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Will Hurricane Matthew Inspire Safer Buildings?

Words by 3p Contributor
Energy & Environment
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By Scott Huntington

Although Hurricane Matthew wasn't nearly as catastrophic as some feared and expected, its wrath was still felt throughout the Southeastern United States. Despite widespread flooding, torrential rain and even the loss of human life, including dozens in the U.S. alone, many buildings in the region actually withstood the storm quite well. Moreover, homeowners who did suffer property damage are already taking steps to safeguard their belongings in the future.

Securing the community


By looking at the aftermath of Hurricane Matthew, it's easy to identify some shortcomings. Personal docks, boats and other seaside properties were damaged all along Daytona Beach and St. Augustine Beach, while hundreds of thousands of consumers went without power in Florida. If that wasn't challenging enough, rising waters in some areas were only made worse by clogged drainage ditches and channels.

To prevent this in the future, homeowners should ensure their personal docks and connecting stairways are reinforced with storm-resistant building materials. Gas-powered generators are a great option during extended power outages, as are flashlights, lanterns, and even propane or charcoal grills. Although you may have to get creative, it's usually not too difficult to live comfortably in the midst of a storm.

Securing your life


Regardless of all the safeguards and storm-proofing in place, sometimes you have no other choice but to evacuate. In the case of a county- or state-mandated evacuation, refer to your local emergency broadcast stations, either on television or radio, for information on specific routes, detours and shelters.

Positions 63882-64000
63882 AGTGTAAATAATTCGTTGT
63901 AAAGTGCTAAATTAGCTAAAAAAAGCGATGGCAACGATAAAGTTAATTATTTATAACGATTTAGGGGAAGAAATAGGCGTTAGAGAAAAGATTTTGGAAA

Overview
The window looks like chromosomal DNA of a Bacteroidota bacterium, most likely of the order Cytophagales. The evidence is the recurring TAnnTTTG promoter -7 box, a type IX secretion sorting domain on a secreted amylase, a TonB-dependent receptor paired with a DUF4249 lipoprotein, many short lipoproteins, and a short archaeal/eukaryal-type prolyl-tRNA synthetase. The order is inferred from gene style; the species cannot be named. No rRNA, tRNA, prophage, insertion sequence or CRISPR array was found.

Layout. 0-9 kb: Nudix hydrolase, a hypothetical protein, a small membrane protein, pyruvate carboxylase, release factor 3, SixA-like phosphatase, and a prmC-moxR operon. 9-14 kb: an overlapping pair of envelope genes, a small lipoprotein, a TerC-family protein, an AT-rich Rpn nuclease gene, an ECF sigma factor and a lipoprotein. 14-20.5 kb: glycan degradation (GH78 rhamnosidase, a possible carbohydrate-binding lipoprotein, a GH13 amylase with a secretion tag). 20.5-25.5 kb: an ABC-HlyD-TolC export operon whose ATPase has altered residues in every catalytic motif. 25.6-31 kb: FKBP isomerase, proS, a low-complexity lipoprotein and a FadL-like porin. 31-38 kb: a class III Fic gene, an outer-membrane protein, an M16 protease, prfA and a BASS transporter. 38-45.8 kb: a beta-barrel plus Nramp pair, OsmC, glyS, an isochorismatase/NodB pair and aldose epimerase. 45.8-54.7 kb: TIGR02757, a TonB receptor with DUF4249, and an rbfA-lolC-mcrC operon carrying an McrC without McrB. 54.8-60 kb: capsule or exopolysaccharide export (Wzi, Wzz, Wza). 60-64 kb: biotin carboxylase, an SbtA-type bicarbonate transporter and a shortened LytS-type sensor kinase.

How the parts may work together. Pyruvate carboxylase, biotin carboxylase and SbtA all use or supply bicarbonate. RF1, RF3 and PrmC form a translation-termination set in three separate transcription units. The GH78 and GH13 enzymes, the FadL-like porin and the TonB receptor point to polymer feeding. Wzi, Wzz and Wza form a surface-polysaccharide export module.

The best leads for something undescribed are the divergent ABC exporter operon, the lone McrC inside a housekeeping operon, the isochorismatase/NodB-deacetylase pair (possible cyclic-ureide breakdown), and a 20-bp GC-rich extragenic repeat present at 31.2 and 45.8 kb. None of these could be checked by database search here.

Securing your car


Modern building methods, especially those used in the Southeastern U.S., utilize a number of storm-resistant features. Hurricane Matthew saw more than one family park their cars in their living rooms because it was safer than being outside. As such, many homeowners are now turning their attention to the garage, making sure it’s up to code as well.

Securing your home


If you're like millions of other Americans, your home means the world to you. As such, it's crucial to properly safeguard your property, your belongings, and your family from hurricanes, tornados, floods and other natural disasters. When doing so, make sure to inspect your home's roof, external doors and windows. If flooding is expected, you may want to consider placing sandbags around the foundation of your home as one final barrier for the impending storm.

Some states, including Florida, even passed legislation to mandate a certain amount of storm-proofing in new or recently renovated homes. According to the new standards, which were prompted by Hurricane Andrew in 1992, homes must be able to handle a minimum of 124 mph sustained winds in addition to short gusts of 160 mph.

Overcoming natural disasters now and in the future


There's no denying that the Southeastern United States has seen its fair share of storms. While Hurricane Matthew is the most recent, it certainly won't be the last. However, with a little bit of forethought, research and elbow grease, you can ensure the safety of your home throughout nearly any natural disaster.

Image credit: Pixabay

Scott Huntington is a writer and blogger. Follow him on Twitter @SMHuntington

3p Contributor

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